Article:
ISTANBUL/VIENNA, 13 December 2013 - Crime fighting agencies from across the globe met yesterday in Istanbul, at the start of a two-day conference hosted by the Turkish government, to discuss greater coordination of efforts against drug trafficking, and other forms of transnational organized crime.
Speaking at the opening, Yury Fedotov, Executive Director of the UN Office on Drugs and Crime (UNODC) said: "This new initiative is about leveraging combined strengths, region to region, to effectively counter drug trafficking networks with stronger, more united networks of our own."
Head of the Anti-Smuggling and Organized Crime Department (KOM) of the Turkish National Police, Mehmet Yeşilkaya, in his own statement, welcomed the initiative which, he said, "will contribute to widening the existing dialogue and create a sustainable platform for the relevant international and regional organizations."
Named "Networking the networks" the initiative offers an innovative approach to confronting illicit drugs and crime and will link bodies such as the Central Asian Regional Information Coordination Centre (CARICC), the Gulf Criminal Intelligence Centre (GCIC), the Joint Planning Cell (JPC), the Southeast European Law Enforcement Centre (SELEC), the Asia-Pacific Information and Coordination Center for Combating Drug Crimes (APICC), among others, to create better coordination, greater sharing of information and better assistance in tracking criminal proceeds.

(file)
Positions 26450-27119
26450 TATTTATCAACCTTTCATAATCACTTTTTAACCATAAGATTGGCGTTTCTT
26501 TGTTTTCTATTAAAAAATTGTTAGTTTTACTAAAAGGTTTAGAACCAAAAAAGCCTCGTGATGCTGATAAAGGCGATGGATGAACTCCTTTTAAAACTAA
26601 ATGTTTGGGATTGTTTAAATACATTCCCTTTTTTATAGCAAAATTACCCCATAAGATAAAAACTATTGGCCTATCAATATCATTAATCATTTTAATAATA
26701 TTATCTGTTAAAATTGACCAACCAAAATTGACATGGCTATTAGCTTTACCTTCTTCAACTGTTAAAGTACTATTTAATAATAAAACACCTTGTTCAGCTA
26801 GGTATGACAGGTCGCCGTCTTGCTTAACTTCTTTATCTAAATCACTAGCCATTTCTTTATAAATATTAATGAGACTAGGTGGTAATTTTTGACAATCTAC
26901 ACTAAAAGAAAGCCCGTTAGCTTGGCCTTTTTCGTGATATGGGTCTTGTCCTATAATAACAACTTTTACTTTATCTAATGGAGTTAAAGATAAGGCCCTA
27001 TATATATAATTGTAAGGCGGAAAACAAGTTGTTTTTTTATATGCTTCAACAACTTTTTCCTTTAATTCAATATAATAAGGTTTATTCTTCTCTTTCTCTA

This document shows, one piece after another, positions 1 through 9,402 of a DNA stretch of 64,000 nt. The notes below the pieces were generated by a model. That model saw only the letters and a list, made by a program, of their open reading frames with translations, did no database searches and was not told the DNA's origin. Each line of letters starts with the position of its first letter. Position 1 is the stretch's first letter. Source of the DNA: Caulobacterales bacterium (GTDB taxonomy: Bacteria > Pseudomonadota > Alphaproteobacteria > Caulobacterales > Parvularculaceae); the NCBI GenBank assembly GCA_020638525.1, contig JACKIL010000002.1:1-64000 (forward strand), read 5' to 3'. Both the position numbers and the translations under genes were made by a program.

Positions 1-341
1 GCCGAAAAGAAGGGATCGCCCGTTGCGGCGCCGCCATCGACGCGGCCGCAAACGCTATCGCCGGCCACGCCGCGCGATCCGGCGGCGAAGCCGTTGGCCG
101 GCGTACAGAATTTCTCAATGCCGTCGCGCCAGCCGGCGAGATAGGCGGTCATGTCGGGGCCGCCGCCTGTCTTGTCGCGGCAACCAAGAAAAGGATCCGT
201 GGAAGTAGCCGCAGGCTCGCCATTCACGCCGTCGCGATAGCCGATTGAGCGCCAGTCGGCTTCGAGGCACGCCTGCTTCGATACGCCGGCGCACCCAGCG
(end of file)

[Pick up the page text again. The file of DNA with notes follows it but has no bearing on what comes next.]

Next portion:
The initiative also forms part of an overall inter-regional drug control approach, which was developed to address the challenges stemming from Afghanistan, and is based on shared responsibility outlined under the Paris Pact Initiative - a broad international coalition of over 70 countries united against opiates.
UNODC also presented its latest report on drug trafficking along the Balkan route. Together with the Northern and Southern routes, the Balkan route is one of the main trafficking routes and moves between 60 to 65 tons of heroin from Afghanistan into Western and Central Europe.
Global proceeds from illicit drugs are estimated by UNODC to be some US$ 320 billion annually, some of which comes from opiates. Trafficking in opiates is worth around US$ 68 billion annually with some 75 per cent of the world's opiate supply coming from Afghanistan.
UNODC's aims in combating these challenges are also supported by regional entities including the Organisation for Security and Cooperation in Europe, the Collective Security Treaty Organisation, the World Customs Organisation, the Shanghai Cooperation Organisation, as well as by ASEANAPOL, Europol and Interpol.
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